- Writer: Adam Russell, 903-834-6191, firstname.lastname@example.org
- Contact: Vanessa Corriher-Olson, 903-834-6191, email@example.com
OVERTON – Hay production in East Texas kicked into high gear last week as multiple days of sun dried out fields and provided a window of opportunity for cutting, raking and baling.
Dr. Vanessa Corriher-Olson, Texas A&M AgriLife Extension Service forage specialist, Overton, said there was a boon in activity last week following a month of delays for most producers in East Texas due to rain, cooler temperatures and soggy fields.
It was the spring’s first cutting for many producers around the region, she said. The first cut is considered a “clean-up,” when voluntary ryegrass and weeds are cleared from hay meadows to allow promotion of Bermuda grass. Bermuda grass and other preferred forages take water, fertilizers and ridding the meadow of competition for water and nitrogen, such as weeds.
Producers should fertilize according to soil test recommendations to maximize a meadow’s potential, she said. Herbicides can also be an effective method of treating weeds and other unwanted grasses.
“A lot of factors can impact production and number of cuttings,” Corriher-Olson said. “But decreasing weed populations and following soil test recommendations for fertilization are key. You have to have timely rains as well but that’s up to Mother Nature.”
Irrigation capability can boost grass growth in some parts of the state but it’s not prevalent among producers in East Texas, she said.
Producers want quantity but they also want quality in forages, Corriher-Olson said. More volume can be good for producers, but she said there is a balance because it is important for hay to meet livestock nutrient needs when producing or purchasing it.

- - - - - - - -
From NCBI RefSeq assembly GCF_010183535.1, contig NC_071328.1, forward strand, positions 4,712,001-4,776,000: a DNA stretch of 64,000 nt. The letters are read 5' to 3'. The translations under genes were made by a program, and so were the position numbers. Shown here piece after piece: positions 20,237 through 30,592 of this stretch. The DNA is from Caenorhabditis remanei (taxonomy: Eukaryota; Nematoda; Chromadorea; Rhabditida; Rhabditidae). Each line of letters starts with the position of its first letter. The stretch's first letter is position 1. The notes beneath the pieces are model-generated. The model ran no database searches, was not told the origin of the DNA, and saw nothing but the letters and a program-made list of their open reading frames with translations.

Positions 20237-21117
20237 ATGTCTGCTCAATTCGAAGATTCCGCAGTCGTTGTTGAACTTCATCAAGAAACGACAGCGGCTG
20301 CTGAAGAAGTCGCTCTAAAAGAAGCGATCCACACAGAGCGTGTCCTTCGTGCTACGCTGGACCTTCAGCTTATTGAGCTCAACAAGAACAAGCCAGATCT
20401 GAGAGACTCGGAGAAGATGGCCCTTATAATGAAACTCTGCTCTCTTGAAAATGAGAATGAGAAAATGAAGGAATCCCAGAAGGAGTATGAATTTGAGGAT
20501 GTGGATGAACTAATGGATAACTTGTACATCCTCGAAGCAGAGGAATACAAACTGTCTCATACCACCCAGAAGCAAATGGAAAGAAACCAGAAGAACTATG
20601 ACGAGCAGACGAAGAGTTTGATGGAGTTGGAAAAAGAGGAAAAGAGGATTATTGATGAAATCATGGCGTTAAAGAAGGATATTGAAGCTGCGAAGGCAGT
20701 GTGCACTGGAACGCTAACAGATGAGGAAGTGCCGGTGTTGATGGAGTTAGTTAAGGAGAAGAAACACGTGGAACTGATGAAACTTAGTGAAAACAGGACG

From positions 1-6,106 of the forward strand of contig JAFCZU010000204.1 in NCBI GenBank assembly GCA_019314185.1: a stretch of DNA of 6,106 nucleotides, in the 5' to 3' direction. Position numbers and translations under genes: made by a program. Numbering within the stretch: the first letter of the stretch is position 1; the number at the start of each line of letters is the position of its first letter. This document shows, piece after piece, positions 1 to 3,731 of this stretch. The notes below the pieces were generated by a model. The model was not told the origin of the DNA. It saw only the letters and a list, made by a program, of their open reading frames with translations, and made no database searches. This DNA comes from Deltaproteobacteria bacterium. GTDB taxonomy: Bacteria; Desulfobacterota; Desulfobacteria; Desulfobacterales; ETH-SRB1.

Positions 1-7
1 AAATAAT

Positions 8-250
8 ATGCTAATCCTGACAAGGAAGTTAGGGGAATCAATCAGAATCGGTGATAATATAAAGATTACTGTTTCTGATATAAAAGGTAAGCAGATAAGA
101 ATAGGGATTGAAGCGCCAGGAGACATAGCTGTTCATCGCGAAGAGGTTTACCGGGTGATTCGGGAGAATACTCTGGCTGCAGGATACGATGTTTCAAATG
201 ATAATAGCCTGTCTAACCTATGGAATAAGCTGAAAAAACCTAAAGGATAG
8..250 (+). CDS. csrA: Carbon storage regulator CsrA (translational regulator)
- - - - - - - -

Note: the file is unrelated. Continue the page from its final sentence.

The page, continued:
Steps can be taken to provide Bermuda grass the opportunity to grow at an optimal rate and quality is based on many of the same factors, she said. But the biggest influence on quality is when producers cut the hay.
“Plants mature and then the quality starts going down,” she said. “It’s a balance. A producer might want more hay so they let it continue to grow but in the meantime they’re losing quality,” Corriher-Olson said.
“Most producers cut Bermuda grass at 12-15 inches tall, she said. But other forages are different, so it’s important to research the best time to cut other grasses.”
The summer sun and heat will slow growth without timely rains but it’s typically four weeks between cuttings if everything falls in place for producers, Corriher-Olson said.
“We’re a month behind the typical year,” she said. “Most producers should be making their second cutting right now, a better quality cutting, before temperatures get higher and grasses are slowed by excessive heat.”
AgriLife Extension district reporters compiled the following summaries:
CENTRAL: A week of dry weather meant lots of hay was baled around the district, but quality varied from very good to over-mature. Wheat and oats were harvested for grain and quality was not so good. Dry conditions allowed other field work. Temperatures warmed up. Erath County reported adequate moisture. Livestock around the district were in good condition. Several corn and sorghum fields still had big washouts and areas of stunted growth. Late fertilizer and weed control were applied. Overall livestock, range and pasture conditions were good. Overall crop conditions were mostly fair.
ROLLING PLAINS: Warm weather and windy days dried the topsoil enough for wheat harvest to resume. Wheat yields have been all over the board with reports of 16-60 bushels per acre on dryland and 50-85 bushels per acre on irrigated land. Some freeze damage and rust issues have affected yields. Hay harvest was underway. Cotton planting was in full swing. Range and pastures were in good condition as were livestock. Stock tanks and area reservoirs were full. Some repairs were being made to roads and fences damaged by flooding.
COASTAL BEND: Hot, humid conditions persisted with no rain, which allowed farmers and ranchers to get a lot of fieldwork done. Temperatures and the heat index soared. River flooding occurred in one area that had been replanted due to previous flooding. The Colorado River reached a 37-foot flood stage, but had begun to recede. Drier weather allowed hay producers an opportunity to harvest and good yields were reported. A lot of hay was expected to be produced with drier weather. Corn leaf disease such as southern rust was present and presented a concern as plants finished out. Stink bugs, head worms and sugarcane aphids were causing concerns for grain sorghum producers. Drier weather allowed herbicide applications on pastures and forage crops. Cattle remained in good to excellent condition.